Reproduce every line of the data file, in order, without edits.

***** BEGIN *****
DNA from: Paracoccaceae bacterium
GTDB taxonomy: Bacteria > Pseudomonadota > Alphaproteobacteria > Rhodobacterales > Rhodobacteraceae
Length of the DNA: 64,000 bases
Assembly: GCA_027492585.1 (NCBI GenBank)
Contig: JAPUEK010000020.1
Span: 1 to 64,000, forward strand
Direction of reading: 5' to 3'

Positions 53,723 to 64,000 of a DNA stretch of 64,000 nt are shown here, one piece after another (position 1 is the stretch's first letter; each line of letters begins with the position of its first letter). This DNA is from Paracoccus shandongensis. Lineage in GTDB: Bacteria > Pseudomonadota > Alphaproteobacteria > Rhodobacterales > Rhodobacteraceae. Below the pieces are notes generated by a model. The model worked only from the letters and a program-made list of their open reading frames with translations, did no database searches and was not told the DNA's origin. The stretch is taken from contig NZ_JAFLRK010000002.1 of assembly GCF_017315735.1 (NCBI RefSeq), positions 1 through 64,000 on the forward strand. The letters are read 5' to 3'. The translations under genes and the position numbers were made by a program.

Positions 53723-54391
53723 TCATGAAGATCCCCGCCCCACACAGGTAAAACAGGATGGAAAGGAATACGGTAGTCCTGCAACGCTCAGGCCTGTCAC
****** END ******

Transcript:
DNA from: Paracoccaceae bacterium
GTDB taxonomy: Bacteria > Pseudomonadota > Alphaproteobacteria > Rhodobacterales > Rhodobacteraceae
Length of the DNA: 64,000 bases
Assembly: GCA_027492585.1 (NCBI GenBank)
Contig: JAPUEK010000020.1
Span: 1 to 64,000, forward strand
Direction of reading: 5' to 3'

Positions 53,723 to 64,000 of a DNA stretch of 64,000 nt are shown here, one piece after another (position 1 is the stretch's first letter; each line of letters begins with the position of its first letter). This DNA is from Paracoccus shandongensis. Lineage in GTDB: Bacteria > Pseudomonadota > Alphaproteobacteria > Rhodobacterales > Rhodobacteraceae. Below the pieces are notes generated by a model. The model worked only from the letters and a program-made list of their open reading frames with translations, did no database searches and was not told the DNA's origin. The stretch is taken from contig NZ_JAFLRK010000002.1 of assembly GCF_017315735.1 (NCBI RefSeq), positions 1 through 64,000 on the forward strand. The letters are read 5' to 3'. The translations under genes and the position numbers were made by a program.

Positions 53723-54391
53723 TCATGAAGATCCCCGCCCCACACAGGTAAAACAGGATGGAAAGGAATACGGTAGTCCTGCAACGCTCAGGCCTGTCAC